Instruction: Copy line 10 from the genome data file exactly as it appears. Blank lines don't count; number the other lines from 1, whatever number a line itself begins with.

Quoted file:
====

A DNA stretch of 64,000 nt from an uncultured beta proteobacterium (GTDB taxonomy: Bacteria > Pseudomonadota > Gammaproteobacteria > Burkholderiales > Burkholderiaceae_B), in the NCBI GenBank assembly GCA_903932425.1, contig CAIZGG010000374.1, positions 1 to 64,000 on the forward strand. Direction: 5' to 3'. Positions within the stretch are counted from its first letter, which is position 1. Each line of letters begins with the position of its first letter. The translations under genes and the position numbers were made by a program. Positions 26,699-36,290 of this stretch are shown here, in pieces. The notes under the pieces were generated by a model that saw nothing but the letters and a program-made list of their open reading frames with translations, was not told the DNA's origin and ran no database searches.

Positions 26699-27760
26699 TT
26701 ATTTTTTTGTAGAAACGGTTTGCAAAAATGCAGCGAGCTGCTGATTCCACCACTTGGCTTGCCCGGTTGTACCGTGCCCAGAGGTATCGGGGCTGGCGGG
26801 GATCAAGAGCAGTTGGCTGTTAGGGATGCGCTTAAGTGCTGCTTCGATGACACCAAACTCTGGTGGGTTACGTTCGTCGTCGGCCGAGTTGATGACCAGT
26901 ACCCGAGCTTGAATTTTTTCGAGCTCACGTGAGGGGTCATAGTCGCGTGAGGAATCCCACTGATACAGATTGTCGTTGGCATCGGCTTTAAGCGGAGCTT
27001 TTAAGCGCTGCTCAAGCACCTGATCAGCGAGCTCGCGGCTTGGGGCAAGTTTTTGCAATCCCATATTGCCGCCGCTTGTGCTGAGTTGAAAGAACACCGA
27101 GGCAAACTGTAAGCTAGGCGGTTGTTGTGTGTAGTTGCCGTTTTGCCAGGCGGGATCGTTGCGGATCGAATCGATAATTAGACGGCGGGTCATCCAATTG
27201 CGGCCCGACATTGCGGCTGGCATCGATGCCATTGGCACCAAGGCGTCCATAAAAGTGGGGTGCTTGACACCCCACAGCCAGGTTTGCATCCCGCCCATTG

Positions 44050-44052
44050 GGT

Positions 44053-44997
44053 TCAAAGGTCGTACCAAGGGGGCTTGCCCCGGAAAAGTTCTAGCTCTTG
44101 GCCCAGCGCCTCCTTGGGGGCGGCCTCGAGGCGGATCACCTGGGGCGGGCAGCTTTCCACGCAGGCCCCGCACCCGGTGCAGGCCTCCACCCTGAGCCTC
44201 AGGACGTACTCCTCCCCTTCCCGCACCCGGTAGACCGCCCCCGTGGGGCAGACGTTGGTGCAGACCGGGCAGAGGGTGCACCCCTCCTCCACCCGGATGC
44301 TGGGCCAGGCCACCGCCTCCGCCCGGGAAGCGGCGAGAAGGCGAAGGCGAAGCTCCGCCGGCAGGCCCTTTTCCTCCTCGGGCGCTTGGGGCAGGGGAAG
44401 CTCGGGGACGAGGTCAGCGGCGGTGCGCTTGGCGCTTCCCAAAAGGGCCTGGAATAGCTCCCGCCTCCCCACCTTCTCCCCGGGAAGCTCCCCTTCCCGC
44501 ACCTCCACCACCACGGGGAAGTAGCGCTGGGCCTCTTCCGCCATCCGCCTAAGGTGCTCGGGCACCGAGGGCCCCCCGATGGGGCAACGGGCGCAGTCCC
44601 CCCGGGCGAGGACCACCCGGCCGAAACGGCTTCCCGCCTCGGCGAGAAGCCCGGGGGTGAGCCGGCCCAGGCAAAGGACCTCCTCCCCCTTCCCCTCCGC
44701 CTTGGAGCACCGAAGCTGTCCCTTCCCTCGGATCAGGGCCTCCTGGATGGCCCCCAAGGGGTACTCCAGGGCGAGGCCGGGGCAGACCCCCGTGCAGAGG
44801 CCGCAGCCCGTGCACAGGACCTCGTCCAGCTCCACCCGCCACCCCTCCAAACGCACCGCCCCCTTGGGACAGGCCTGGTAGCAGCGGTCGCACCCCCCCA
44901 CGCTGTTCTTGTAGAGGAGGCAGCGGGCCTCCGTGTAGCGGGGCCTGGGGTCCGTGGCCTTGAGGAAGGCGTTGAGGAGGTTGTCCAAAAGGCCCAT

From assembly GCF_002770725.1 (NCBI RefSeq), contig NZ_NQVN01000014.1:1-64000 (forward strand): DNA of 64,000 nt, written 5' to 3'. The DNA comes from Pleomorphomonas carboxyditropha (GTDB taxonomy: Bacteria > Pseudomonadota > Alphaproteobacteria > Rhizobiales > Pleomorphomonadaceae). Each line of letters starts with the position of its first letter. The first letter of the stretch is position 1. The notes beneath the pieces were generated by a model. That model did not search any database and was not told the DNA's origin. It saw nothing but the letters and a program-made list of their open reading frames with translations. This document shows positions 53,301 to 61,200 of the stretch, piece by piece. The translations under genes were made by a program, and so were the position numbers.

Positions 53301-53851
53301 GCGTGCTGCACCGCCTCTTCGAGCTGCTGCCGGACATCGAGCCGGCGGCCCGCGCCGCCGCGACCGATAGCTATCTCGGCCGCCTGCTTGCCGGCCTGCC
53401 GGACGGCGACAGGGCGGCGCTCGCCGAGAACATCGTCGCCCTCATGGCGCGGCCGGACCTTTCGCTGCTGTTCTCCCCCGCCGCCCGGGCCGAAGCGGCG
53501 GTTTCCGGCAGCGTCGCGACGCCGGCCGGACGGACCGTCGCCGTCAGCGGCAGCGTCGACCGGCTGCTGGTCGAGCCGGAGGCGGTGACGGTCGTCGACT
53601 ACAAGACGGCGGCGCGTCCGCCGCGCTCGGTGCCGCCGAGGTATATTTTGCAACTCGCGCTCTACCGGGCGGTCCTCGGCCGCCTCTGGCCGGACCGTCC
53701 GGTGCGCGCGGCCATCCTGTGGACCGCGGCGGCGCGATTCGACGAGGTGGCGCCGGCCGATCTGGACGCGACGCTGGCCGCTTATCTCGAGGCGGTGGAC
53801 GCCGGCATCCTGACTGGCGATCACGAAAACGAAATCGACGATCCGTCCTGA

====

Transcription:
Positions 44050-44052